Simulation of Stress-Induced Birefringence in FEniCSx

I used fenicsx to create stress simulations of a silicon test mass which could then be converted to birefringence. The model used was based on the silicon test masses created for use in the Gingin 7m 2um cavity project. These have a diameter of 10cm and a thickness of 3cm. All the values used in the code are in SI units. Gravity acts in the negative z direction and the optical axis is the x direction. I created the mesh using the python api for gmsh and then imported it into dolfinx

from mpi4py import MPI
from import model_to_mesh
import pyvista
from dolfinx import mesh, fem, plot, io, default_scalar_type
from dolfinx.fem.petsc import LinearProblem
from mpi4py import MPI
import ufl
import numpy as np
import gmsh
import warnings

cad = gmsh.model.geo
lc = 0.002
cad.addPoint(0, -0.05, 0.01, lc, 1)
cad.addPoint(0, 0.05, 0.01, lc, 2)
cad.addPoint(0, 0.05, -0.01, lc, 3)
cad.addPoint(0, -0.05, -0.01, lc, 4)
cad.addPoint(0,0,0, lc, 5)
cad.addLine(2, 3, 1)
cad.addLine(4, 1, 2)
cad.addCircleArc(1, 5, 2, 3)
cad.addCircleArc(3, 5, 4, 4)
cad.addCurveLoop([3, 1, 4, 2 ], 10)
cad.addPlaneSurface([10], 11)
vol = cad.extrude([(2, 11)], 0.03,0,0 )
gmsh.model.addPhysicalGroup(3, [vol[1][1]], 41, "volume")
gmsh.model.addPhysicalGroup(2, [vol[0][1],vol[2][1], vol[3][1], vol[4][1], vol[5][1]], 42, "surface")
model_rank = 0
domain, cell_tags, facet_tags = model_to_mesh(
    gmsh.model, MPI.COMM_WORLD, model_rank,3)

I then used dolfinx to run the finite element analysis. This produces a measurement of the deformation of each element. I set the boundary conditions so that the flat edges of the test mass were fixed. The code for the linear elasticity calculation is based on this dolfinx tutorial:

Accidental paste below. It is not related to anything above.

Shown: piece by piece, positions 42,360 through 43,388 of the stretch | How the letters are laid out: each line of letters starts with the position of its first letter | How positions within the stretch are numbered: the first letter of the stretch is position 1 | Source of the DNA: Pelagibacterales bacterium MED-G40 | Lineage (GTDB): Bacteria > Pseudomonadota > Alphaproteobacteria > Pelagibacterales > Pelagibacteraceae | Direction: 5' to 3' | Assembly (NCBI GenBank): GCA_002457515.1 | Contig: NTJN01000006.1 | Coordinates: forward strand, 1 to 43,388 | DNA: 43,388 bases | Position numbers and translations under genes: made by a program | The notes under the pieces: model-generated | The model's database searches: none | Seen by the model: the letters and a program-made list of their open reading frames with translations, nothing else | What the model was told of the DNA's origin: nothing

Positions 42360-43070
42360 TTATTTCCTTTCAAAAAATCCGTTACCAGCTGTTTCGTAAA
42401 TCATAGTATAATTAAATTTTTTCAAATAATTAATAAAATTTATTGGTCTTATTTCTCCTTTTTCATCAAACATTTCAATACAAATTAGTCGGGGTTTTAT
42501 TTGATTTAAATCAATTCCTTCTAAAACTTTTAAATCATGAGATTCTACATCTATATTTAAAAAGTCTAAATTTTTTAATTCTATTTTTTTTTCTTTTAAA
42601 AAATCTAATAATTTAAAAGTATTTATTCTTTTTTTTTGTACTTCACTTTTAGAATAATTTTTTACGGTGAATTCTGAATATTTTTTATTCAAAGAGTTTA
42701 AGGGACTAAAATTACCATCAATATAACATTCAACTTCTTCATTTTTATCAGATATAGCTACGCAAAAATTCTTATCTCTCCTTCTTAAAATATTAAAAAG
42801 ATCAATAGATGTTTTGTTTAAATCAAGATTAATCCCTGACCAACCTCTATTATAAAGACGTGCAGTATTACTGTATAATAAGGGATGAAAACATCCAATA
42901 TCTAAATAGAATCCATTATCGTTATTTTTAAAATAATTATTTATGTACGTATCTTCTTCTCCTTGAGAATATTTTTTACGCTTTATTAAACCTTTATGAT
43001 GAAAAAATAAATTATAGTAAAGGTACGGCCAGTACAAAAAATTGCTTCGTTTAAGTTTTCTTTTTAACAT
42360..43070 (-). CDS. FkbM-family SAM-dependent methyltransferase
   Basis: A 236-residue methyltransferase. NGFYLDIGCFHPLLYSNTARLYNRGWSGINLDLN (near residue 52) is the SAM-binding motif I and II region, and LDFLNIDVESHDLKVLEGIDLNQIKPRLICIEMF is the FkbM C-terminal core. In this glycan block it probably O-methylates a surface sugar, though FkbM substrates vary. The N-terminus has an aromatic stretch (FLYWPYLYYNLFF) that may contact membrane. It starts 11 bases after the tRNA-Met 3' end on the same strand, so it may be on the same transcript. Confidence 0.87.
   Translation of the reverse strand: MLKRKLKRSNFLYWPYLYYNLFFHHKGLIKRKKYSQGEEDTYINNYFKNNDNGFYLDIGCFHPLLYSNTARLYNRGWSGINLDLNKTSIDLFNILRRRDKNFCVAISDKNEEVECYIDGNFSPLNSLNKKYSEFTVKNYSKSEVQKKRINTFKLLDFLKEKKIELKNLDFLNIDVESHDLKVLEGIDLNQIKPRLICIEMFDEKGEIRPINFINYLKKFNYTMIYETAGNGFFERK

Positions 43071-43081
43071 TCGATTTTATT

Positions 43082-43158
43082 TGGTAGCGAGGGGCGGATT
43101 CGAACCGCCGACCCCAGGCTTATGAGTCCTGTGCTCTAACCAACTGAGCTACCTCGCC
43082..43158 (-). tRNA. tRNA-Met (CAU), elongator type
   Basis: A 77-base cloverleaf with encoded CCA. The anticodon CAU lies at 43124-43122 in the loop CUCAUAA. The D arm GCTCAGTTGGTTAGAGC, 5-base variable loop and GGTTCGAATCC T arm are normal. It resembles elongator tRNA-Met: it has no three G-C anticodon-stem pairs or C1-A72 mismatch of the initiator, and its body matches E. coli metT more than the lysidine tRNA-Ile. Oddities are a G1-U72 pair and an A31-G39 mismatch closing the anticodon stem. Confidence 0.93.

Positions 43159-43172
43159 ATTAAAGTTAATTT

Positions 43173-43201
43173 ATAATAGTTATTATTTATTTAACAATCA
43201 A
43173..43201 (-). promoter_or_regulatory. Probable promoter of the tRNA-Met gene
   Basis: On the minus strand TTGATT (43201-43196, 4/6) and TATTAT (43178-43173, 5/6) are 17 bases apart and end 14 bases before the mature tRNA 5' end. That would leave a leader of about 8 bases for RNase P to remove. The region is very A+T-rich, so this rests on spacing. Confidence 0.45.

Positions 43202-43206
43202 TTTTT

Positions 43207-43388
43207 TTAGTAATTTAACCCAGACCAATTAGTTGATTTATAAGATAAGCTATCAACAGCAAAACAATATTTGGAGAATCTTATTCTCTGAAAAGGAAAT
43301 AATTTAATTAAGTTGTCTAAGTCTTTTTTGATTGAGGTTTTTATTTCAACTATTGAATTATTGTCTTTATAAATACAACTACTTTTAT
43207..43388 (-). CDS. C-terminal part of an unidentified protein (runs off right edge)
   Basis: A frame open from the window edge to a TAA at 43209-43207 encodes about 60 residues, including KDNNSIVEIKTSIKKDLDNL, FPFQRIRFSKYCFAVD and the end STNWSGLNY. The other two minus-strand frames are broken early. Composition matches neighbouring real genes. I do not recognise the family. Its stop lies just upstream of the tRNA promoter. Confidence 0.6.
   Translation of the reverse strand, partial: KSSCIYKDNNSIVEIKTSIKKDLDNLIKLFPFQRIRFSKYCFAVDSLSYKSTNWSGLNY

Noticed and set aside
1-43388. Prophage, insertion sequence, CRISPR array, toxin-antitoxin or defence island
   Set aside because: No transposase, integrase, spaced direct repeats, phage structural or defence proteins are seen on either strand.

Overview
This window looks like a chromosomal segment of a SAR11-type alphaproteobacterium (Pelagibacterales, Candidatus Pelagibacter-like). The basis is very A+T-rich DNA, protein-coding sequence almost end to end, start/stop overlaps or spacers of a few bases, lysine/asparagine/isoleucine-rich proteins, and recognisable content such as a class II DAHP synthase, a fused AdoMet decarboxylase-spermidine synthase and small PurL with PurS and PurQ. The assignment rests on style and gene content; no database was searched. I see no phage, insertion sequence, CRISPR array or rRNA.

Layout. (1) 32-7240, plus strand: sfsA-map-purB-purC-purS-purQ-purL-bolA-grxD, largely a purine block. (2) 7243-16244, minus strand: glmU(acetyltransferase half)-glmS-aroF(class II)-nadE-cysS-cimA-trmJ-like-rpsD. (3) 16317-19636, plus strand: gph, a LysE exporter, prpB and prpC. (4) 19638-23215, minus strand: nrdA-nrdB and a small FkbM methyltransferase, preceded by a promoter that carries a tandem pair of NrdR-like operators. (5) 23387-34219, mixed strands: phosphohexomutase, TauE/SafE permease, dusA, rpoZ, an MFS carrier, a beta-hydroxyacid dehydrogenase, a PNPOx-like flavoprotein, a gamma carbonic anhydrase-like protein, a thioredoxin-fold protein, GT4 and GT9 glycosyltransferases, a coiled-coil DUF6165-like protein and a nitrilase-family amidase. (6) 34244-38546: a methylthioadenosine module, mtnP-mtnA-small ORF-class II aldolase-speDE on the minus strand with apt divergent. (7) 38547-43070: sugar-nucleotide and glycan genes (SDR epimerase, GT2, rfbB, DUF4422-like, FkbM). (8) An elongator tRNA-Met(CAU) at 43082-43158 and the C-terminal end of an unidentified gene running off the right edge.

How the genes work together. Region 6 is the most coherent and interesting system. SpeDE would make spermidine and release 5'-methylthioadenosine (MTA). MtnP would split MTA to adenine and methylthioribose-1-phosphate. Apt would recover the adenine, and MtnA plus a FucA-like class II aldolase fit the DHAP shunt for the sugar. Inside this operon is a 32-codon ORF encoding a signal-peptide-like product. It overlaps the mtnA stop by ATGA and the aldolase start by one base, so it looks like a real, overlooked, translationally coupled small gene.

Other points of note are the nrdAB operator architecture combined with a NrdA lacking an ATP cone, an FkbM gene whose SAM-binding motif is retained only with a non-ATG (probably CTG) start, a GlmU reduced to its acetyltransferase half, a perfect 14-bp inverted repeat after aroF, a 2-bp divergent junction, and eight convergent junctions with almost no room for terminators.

E = 130e9
nu = 0.27
mu = E / (2.0 * (1.0 + nu))
lambda_ = E * nu / ((1.0 + nu) * (1.0 - 2.0 * nu))
rho = 2329
g = 9.8
V = fem.VectorFunctionSpace(domain, ("Lagrange", 1))
def clamped_boundary(x):
    return np.logical_or(np.isclose(x[1], -0.05), np.isclose(x[1], 0.05))

fdim = domain.topology.dim - 1
boundary_facets = mesh.locate_entities_boundary(domain, fdim, clamped_boundary)
u_D = np.array([0, 0, 0], dtype=default_scalar_type)
bc = fem.dirichletbc(u_D, fem.locate_dofs_topological(V, fdim, boundary_facets), V)
T = fem.Constant(domain, default_scalar_type((0, 0, 0)))
ds = ufl.Measure("ds", domain=domain)
def epsilon(u):
    return ufl.sym(ufl.grad(u))  # Equivalent to 0.5*(ufl.nabla_grad(u) + ufl.nabla_grad(u).T)

def sigma(u):
    return lambda_ * ufl.nabla_div(u) * ufl.Identity(len(u)) + 2 * mu * epsilon(u)

u = ufl.TrialFunction(V)
v = ufl.TestFunction(V)
f = fem.Constant(domain, default_scalar_type((0, 0, -rho * g)))
a = ufl.inner(sigma(u), epsilon(v)) * ufl.dx
L =, v) * ufl.dx +, v) * ds
problem = LinearProblem(a, L, bcs=[bc], petsc_options={"ksp_type": "preonly", "pc_type": "lu"})
uh = problem.solve()

The deformation can then be plotted in pyvista which gives:


# Create plotter and pyvista grid
p = pyvista.Plotter()
topology, cell_types, geometry = plot.vtk_mesh(V)
grid = pyvista.UnstructuredGrid(topology, cell_types, geometry)

# Attach vector values to grid and warp grid by vector
grid["u"] = uh.x.array.reshape((geometry.shape[0], 3))
#actor_0 = p.add_mesh(grid, style="wireframe", color="k")
warped = grid.warp_by_vector("u", factor=1.5)
actor_1 = p.add_mesh(warped, show_edges=False)
if not pyvista.OFF_SCREEN:
    figure_as_array = p.screenshot("deflection.png")

Now we have to convert from the deformation to the stress tensor by interpolating onto a new vector function space. This gives the flattened list of the stress tensor components for each element. This is reshaped into a 3×3 tensor.

gdim = domain.geometry.dim
Stress = fem.VectorFunctionSpace(domain, ("Discontinuous Lagrange", 0, (gdim,)), 9)